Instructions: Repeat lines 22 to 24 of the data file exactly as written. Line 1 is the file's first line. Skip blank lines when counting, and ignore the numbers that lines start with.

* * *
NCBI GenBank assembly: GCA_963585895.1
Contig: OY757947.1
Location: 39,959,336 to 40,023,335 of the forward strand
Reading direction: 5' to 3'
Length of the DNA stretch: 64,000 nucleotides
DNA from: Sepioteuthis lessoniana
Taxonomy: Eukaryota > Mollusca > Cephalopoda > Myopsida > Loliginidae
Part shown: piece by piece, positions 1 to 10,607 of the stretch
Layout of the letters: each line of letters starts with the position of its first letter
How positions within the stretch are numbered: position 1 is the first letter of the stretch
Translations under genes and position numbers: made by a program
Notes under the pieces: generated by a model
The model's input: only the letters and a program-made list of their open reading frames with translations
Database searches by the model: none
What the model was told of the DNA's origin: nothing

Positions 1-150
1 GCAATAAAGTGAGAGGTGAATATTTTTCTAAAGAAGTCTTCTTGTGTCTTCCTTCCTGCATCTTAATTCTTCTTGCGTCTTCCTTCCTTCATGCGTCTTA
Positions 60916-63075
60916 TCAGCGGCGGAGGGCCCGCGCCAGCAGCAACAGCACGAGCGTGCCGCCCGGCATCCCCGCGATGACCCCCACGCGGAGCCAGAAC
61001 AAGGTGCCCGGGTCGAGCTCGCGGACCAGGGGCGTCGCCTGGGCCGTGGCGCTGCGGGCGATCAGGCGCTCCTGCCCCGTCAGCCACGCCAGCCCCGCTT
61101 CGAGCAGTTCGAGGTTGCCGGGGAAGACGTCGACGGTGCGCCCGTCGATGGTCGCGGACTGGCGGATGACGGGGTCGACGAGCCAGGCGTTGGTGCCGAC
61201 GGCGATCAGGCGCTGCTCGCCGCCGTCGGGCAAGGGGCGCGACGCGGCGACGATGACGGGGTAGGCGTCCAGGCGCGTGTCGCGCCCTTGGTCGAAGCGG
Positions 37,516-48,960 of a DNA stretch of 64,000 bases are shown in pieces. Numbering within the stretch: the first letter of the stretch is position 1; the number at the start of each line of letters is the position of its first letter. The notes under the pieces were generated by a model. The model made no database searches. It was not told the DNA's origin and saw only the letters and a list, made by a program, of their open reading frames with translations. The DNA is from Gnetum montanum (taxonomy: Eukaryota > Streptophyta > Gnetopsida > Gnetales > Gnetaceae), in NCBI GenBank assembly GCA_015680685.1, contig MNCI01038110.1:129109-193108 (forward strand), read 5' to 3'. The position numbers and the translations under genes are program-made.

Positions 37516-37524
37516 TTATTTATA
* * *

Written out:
61201 GGCGATCAGGCGCTGCTCGCCGCCGTCGGGCAAGGGGCGCGACGCGGCGACGATGACGGGGTAGGCGTCCAGGCGCGTGTCGCGCCCTTGGTCGAAGCGG
Positions 37,516-48,960 of a DNA stretch of 64,000 bases are shown in pieces. Numbering within the stretch: the first letter of the stretch is position 1; the number at the start of each line of letters is the position of its first letter. The notes under the pieces were generated by a model. The model made no database searches. It was not told the DNA's origin and saw only the letters and a list, made by a program, of their open reading frames with translations. The DNA is from Gnetum montanum (taxonomy: Eukaryota > Streptophyta > Gnetopsida > Gnetales > Gnetaceae), in NCBI GenBank assembly GCA_015680685.1, contig MNCI01038110.1:129109-193108 (forward strand), read 5' to 3'. The position numbers and the translations under genes are program-made.

Positions 37516-37524